Saturday, February 6, 2010


A reader sent me an interesting page on the energy requirements involved in unicycling. Quite simply put, two riders, one skilled and one less skilled, show different efficiencies operating the cycle.

Skilled unicyclists devote more energy to going straight than they do trying to stay in balance through precise timing of corrective energy provision, while less skilled riders show the opposite scenario, which is why most of us lose out quickly and fall.

To keep a unicycle in balance, a correcting energy has to be supplied at some frequency for proper dynamics of the system. As far as steering is concerned, the main aim of balancing comes from steering in the direction to counteract a lean.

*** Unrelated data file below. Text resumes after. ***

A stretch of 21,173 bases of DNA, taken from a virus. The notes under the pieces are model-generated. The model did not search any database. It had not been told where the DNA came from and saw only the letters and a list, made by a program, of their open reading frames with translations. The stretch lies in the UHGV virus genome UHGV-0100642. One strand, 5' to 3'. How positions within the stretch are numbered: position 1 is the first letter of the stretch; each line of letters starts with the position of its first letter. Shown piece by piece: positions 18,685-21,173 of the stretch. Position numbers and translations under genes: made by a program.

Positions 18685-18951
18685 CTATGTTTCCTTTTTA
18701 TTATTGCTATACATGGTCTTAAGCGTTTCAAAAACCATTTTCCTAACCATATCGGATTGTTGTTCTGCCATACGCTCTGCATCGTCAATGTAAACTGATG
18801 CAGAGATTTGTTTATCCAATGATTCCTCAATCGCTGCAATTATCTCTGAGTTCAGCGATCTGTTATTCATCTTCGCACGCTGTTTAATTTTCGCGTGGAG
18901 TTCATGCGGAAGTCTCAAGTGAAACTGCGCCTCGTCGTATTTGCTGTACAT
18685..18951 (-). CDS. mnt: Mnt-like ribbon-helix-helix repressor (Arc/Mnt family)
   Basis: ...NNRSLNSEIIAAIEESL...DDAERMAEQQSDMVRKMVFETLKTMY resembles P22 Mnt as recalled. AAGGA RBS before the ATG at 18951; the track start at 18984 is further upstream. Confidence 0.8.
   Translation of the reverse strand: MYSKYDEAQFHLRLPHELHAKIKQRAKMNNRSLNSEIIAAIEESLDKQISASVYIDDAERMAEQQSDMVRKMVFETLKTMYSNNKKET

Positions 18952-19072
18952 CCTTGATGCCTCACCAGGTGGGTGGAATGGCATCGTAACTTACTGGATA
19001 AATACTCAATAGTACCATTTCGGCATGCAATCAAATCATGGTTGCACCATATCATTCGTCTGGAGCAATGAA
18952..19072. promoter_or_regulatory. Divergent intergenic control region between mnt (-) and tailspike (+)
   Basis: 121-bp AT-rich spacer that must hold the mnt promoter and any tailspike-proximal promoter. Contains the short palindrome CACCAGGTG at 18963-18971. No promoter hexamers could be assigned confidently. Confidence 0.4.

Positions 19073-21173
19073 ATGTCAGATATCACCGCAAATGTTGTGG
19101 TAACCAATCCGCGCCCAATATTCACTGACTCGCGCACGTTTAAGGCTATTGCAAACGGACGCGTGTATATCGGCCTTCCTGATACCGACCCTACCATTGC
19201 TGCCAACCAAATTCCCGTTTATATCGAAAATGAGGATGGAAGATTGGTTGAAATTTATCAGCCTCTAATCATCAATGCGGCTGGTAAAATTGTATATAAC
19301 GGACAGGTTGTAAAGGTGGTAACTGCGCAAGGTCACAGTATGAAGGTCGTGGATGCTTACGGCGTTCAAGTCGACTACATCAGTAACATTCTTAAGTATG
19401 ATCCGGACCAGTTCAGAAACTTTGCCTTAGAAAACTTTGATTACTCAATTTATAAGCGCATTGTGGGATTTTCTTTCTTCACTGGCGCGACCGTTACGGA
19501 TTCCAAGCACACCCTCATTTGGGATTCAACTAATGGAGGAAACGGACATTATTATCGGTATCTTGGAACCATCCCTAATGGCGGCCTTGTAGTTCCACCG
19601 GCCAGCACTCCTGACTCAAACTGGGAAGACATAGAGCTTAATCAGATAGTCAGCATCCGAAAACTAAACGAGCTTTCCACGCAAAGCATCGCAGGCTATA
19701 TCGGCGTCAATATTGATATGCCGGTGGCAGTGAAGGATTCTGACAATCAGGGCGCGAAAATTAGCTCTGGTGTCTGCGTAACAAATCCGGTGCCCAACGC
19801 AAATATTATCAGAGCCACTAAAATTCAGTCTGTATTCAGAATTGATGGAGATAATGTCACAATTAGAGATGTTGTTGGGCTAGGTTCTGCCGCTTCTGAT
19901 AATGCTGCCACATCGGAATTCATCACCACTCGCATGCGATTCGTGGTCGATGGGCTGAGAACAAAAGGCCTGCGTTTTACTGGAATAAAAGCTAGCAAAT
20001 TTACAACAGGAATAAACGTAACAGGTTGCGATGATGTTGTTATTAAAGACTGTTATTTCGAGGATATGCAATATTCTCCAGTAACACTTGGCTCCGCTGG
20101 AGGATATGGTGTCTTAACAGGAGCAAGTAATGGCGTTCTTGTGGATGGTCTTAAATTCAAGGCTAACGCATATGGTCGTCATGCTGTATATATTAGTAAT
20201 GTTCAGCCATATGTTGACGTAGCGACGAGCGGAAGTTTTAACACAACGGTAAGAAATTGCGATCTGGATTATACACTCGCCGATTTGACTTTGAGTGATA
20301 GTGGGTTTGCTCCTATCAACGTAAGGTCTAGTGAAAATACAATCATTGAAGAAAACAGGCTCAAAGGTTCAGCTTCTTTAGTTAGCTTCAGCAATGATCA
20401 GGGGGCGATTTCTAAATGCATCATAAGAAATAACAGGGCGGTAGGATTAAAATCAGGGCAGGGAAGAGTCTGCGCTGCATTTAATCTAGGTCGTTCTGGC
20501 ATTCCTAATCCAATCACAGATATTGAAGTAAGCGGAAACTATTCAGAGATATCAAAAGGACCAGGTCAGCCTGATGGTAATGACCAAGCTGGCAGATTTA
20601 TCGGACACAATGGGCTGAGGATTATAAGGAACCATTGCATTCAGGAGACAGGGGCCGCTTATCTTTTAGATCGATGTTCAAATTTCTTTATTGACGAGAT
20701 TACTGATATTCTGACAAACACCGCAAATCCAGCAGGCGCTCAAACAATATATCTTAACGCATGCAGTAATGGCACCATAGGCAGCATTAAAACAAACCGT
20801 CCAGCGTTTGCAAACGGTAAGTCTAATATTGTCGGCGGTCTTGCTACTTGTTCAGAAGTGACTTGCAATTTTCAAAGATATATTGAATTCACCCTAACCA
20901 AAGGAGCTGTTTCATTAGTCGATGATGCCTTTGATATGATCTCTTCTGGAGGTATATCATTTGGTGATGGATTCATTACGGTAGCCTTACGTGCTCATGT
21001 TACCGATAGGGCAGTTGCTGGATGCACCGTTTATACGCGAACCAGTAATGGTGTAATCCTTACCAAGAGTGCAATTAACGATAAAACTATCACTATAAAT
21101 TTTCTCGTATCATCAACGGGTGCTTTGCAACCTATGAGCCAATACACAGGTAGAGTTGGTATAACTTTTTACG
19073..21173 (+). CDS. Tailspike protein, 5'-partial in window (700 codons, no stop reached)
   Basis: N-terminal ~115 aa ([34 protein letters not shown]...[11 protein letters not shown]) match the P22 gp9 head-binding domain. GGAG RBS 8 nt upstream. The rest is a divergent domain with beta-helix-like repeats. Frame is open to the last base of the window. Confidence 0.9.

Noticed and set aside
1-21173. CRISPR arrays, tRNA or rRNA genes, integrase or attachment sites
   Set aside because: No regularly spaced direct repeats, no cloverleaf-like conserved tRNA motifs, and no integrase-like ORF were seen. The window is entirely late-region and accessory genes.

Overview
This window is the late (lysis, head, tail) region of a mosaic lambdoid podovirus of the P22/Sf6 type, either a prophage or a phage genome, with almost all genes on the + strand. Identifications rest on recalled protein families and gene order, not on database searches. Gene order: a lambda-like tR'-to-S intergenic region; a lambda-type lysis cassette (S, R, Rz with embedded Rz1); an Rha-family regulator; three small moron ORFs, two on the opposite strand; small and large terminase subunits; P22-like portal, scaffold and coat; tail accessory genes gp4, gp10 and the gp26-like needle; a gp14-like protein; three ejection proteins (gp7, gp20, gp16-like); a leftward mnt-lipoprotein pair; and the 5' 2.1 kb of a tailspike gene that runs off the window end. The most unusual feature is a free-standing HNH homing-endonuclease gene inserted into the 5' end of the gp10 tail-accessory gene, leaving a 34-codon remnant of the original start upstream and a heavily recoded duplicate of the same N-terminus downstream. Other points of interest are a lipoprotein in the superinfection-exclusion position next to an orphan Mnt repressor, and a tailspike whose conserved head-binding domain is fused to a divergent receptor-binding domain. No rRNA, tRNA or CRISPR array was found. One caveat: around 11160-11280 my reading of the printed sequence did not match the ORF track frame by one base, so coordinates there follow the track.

It will be interesting to study at what frequency skilled riders supply corrective energy to stay in balance. This is apparently done so that the small angular displacements lead to small energy expenditures. The estimation by the author is that 100 calories of energy is supplied by the rider per hour to aid in the balancing act.

Energy output per hour of various means of movement - bicycling, unicycling, walking etc.

The trick seems to be in finding the right balance between ranges for the angle of tilt the rider and his bike makes with the vertical. Too much an angle means you may go faster because of the squared relationship with gravity but it'll take more energy to raise your center of gravity up to the balance point. Too less an angle might mean you're perfectly in balance but you're moving slow.

I haven't ridden a unicycle but I'm wondering what you guys think. How do you balance yourself?


Four Part Series : Dynamic Stability Of Bicycle Design
Efficiency In Inefficiency : Walk Or Pedal Up A Steep Hill?

* * *

No comments: